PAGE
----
Is your tuna sandwich bad for the environment?

More canned tuna is consumed in the United States than in any other country in the world. Unfortunately, the vast majority of tuna sold in the American market fails to meet fundamental sustainability standards, according to Greenpeace’s 2015 Canned Tuna shopping guide, their first-ever U.S. canned tuna ranking.

The ranking looked at 14 well-known U.S. national and private label supermarket brands to evaluate their sourcing policies and practices, including whether the fishing method used to catch their tuna harms other marine life, whether they avoid shark finning, and whether they can trace their products back to the sea. In addition, it examined how equitable and socially responsible are the brands.

The ranking concluded that most brands do not have adequate measures in place to address sustainability and human welfare and labor issues.

“Consumers should know that many canned tuna brands are contributing to ocean destruction at an alarming rate,” says Greenpeace Seafood Markets Lead Graham Forbes. “However, the silver lining here is that other companies are stepping up to provide ocean-safe options for their customers.”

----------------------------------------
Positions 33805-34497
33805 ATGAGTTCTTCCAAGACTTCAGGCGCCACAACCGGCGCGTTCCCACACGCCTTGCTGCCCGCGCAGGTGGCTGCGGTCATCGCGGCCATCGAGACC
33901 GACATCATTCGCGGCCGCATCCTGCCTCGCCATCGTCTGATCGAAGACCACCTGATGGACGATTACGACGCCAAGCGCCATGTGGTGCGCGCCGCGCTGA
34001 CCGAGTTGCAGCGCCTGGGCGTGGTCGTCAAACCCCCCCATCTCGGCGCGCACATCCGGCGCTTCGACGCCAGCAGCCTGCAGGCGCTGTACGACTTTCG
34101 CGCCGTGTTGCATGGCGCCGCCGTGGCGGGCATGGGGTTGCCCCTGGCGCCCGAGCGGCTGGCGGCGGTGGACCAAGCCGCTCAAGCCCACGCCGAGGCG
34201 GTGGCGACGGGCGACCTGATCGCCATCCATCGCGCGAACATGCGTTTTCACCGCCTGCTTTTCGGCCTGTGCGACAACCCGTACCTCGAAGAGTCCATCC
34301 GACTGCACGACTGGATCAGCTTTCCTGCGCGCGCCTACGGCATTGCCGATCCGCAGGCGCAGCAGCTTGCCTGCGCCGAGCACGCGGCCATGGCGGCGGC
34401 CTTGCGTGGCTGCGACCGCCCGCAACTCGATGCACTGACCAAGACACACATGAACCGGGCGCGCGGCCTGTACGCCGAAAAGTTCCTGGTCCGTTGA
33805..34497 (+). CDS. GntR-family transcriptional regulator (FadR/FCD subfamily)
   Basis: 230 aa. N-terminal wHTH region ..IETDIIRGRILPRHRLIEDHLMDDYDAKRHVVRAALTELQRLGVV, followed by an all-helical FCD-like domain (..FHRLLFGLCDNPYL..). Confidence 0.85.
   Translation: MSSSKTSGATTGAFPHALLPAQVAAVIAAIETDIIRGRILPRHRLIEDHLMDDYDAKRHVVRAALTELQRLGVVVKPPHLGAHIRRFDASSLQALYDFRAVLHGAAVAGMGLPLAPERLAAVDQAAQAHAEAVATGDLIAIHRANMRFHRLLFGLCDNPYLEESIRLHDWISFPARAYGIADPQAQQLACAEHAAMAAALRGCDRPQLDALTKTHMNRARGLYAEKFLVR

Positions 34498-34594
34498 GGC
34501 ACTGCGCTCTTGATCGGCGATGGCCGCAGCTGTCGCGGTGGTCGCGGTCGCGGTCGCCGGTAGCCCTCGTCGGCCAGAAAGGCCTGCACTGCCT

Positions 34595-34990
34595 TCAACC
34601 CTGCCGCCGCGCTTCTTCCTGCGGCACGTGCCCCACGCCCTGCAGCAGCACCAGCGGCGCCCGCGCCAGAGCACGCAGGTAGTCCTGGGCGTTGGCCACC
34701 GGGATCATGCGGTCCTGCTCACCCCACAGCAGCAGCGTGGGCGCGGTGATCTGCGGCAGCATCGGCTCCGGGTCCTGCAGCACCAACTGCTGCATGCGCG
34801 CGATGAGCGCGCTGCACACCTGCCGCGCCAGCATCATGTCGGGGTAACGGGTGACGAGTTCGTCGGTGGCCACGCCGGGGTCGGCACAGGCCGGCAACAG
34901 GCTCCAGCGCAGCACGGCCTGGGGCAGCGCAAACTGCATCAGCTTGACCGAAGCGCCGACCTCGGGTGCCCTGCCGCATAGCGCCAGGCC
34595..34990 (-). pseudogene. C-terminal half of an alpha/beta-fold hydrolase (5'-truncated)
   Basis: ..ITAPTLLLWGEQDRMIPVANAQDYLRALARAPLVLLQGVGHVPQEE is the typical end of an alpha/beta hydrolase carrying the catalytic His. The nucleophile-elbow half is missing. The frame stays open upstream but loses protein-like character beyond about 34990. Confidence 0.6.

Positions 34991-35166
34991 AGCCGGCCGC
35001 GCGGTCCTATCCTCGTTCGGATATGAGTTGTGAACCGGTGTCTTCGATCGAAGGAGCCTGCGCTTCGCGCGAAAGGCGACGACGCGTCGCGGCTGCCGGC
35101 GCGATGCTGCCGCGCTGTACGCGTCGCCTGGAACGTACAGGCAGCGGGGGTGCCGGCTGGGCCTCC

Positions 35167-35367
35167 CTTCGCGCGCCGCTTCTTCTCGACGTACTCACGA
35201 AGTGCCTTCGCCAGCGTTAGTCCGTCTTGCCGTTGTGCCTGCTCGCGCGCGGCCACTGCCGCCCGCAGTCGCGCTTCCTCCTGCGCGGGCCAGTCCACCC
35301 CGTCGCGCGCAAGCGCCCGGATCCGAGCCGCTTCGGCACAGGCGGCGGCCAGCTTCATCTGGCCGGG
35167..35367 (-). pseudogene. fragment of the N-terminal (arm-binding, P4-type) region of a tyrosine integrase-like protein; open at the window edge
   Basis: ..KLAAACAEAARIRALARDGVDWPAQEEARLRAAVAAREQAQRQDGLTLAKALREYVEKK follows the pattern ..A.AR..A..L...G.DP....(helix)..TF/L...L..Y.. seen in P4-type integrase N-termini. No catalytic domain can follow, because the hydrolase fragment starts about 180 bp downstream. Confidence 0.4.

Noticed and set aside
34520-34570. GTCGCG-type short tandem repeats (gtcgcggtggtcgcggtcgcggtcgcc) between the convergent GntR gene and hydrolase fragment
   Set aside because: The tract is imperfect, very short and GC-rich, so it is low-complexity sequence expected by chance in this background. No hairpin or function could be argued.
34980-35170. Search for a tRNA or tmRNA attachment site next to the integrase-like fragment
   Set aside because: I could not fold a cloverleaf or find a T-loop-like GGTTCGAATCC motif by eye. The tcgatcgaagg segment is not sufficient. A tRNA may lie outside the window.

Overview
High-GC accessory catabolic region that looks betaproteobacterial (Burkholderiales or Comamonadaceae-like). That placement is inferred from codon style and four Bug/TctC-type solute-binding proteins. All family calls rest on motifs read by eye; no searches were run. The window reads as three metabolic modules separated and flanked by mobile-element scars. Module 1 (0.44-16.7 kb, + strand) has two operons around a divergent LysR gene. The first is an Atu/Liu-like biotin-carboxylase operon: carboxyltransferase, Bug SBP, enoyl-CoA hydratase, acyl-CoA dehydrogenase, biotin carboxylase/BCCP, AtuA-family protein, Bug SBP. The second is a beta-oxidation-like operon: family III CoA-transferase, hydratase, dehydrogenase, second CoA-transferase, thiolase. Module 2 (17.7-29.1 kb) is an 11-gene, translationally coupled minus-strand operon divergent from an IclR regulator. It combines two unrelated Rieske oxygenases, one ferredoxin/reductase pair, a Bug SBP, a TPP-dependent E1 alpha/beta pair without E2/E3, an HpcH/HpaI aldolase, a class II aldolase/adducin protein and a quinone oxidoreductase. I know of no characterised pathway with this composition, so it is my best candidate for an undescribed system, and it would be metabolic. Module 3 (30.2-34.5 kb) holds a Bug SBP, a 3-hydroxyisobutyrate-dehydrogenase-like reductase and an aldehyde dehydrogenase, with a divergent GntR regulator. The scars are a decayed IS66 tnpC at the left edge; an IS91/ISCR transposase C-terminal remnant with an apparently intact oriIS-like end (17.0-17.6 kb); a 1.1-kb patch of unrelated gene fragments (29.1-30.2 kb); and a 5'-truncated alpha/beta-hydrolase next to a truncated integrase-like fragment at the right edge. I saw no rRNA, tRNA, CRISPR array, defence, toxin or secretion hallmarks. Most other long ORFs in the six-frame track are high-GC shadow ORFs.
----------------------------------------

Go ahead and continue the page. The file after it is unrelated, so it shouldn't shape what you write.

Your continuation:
So how can you become a savvier grocery store shopper? Here are a few tips to ensure your tuna is sustainable:

  • Think beyond the label. “Dolphin safe” does not necessarily mean ocean safe. Turtles, sharks and other vulnerable ocean life are collateral damage in tuna fisheries that supply the U.S. market. To find out how your favorite brand measures up, how to decode the labeling on your cans of tuna, or to sign a petition asking brands to change their practices, visit
  • Consumer demand can make a difference. Talk to your local grocer about stocking shelves with brands that have a comprehensive approach to sustainable and equitable products.

You may not often look down at your lunch and wonder what had to happen for it to get to your plate, but your consumer choices do have an impact on both the environment and the workforce involved in production. By becoming a more informed consumer, you can ensure your kitchen is friendlier to both.


This article was provided by State Point Media,